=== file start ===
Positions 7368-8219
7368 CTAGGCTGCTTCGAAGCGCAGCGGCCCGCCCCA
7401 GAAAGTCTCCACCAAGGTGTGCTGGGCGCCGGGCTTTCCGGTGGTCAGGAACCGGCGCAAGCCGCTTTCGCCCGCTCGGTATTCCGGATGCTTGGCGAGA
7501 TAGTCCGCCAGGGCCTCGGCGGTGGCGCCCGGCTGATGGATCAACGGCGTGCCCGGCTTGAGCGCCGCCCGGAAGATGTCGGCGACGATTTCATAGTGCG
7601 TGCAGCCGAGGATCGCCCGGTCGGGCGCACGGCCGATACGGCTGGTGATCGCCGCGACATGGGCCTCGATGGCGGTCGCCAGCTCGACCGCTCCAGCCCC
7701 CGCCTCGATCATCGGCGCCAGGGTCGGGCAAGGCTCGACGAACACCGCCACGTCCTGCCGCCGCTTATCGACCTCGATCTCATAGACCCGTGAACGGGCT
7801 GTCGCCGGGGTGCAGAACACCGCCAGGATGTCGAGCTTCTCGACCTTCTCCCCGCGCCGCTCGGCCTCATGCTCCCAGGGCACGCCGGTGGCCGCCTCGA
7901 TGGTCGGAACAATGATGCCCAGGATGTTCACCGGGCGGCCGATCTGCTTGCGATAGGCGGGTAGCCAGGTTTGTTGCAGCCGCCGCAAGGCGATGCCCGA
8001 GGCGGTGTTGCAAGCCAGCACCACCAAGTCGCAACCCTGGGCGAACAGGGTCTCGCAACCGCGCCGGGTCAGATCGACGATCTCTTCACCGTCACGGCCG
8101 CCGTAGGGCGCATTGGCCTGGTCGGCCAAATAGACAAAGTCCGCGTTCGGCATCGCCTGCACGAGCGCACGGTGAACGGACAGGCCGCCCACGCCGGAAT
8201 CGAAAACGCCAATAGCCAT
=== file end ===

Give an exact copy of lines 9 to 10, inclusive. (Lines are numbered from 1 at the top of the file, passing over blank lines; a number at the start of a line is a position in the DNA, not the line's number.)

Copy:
8001 GGCGGTGTTGCAAGCCAGCACCACCAAGTCGCAACCCTGGGCGAACAGGGTCTCGCAACCGCGCCGGGTCAGATCGACGATCTCTTCACCGTCACGGCCG
8101 CCGTAGGGCGCATTGGCCTGGTCGGCCAAATAGACAAAGTCCGCGTTCGGCATCGCCTGCACGAGCGCACGGTGAACGGACAGGCCGCCCACGCCGGAAT